In Jimmie's day the best teams were much more heavily stacked as compared to the rest of the league and he happened to be on one of the teams that was heavily stacked. Frank when he came up wasn't on the team that was heavily stacked nor was the concentration of talent as so unevenly spread out as it was in Jimmie's day. Sure Frank had expansion but he was also part of a wave of integration that brought a lot of talent to the game and he played in a league that wasn't as uneven as Jimmie's.

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                  • #10
                    Originally posted by brett View Post
                    I have Foxx 21 or 22 and Robinson about 20 or 21 last time I checked. Integration probably lowered stars OPS+'s by about 4-6% or in Robinson's case about 6-10 points but he got some of that back with expansion. Given Foxx's parks and that sluggers were rarer when he played, I think Robinson's best hitting years are right in line with Foxx's. Foxx was athletic and could play third base and catcher.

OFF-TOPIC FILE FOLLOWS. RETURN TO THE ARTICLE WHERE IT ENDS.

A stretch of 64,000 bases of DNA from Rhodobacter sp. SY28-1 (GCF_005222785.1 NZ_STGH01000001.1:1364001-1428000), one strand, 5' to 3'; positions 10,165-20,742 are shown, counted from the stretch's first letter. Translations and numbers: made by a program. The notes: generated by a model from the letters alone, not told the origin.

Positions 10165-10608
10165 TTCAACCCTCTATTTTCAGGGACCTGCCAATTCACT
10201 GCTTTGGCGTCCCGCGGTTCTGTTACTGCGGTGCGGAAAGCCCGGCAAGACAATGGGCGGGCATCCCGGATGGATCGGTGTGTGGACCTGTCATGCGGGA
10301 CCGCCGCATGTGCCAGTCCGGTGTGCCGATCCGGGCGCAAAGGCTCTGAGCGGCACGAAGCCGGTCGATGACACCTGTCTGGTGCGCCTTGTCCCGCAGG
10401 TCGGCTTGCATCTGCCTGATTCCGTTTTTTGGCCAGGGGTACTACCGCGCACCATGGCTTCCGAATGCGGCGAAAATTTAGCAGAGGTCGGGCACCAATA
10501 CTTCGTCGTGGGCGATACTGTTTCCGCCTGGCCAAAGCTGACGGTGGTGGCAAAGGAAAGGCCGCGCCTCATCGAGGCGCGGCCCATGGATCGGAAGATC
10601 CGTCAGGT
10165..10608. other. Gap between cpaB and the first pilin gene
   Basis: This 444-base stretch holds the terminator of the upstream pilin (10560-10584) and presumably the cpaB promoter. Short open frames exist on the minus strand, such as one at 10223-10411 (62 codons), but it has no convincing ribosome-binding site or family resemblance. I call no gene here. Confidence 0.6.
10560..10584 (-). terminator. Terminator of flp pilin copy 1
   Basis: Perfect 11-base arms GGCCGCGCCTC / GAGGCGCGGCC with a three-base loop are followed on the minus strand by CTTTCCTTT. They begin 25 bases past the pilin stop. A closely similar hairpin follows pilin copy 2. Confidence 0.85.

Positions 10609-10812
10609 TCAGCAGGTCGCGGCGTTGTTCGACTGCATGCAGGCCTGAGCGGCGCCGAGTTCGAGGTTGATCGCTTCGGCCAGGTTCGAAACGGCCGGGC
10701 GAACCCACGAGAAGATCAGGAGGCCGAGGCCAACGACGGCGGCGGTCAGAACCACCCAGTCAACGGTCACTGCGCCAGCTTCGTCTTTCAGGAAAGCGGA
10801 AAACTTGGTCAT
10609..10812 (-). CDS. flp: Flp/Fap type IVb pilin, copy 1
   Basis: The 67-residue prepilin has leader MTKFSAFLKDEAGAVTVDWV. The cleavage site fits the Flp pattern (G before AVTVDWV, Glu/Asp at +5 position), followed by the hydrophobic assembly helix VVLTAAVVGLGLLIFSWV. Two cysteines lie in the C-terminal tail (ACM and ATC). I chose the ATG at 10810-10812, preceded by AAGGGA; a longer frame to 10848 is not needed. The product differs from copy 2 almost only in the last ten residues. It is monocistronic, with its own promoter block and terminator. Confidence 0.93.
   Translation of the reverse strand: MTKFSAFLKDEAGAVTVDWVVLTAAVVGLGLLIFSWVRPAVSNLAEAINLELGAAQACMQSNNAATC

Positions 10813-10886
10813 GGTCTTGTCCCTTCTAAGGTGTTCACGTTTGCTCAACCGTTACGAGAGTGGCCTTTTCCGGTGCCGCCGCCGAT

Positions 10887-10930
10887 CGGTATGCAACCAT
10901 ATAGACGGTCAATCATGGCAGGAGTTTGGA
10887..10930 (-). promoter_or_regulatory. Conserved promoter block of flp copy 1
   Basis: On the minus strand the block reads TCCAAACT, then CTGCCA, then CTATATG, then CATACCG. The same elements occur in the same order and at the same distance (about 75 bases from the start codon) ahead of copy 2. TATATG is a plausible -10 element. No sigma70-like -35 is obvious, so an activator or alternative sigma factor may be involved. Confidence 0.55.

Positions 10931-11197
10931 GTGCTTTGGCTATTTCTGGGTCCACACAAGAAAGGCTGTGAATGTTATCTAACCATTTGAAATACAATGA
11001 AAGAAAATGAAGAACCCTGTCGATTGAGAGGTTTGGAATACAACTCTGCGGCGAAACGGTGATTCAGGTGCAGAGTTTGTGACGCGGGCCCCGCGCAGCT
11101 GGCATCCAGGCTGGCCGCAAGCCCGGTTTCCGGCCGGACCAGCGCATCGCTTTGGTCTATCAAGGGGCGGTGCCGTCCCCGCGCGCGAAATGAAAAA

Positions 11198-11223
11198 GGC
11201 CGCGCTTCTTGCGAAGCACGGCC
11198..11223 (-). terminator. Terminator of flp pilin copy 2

I have them battling Mel Ott, Nap Lajoie, Joe Morgan, and Joe Dimaggio, and possibly Bench for the 17-23 spots, but ahead of Brett and Mathews who I have at 24 and 25.
                    Your rankings are very similar to mine, except that I have Nap Lajoie just barely ahead of those others that you mentioned(about 17th). I like Nap's great fielding and decent baserunning combo. Lajoie was a slower version of Honus Wagner.

                    Comment


                    • #11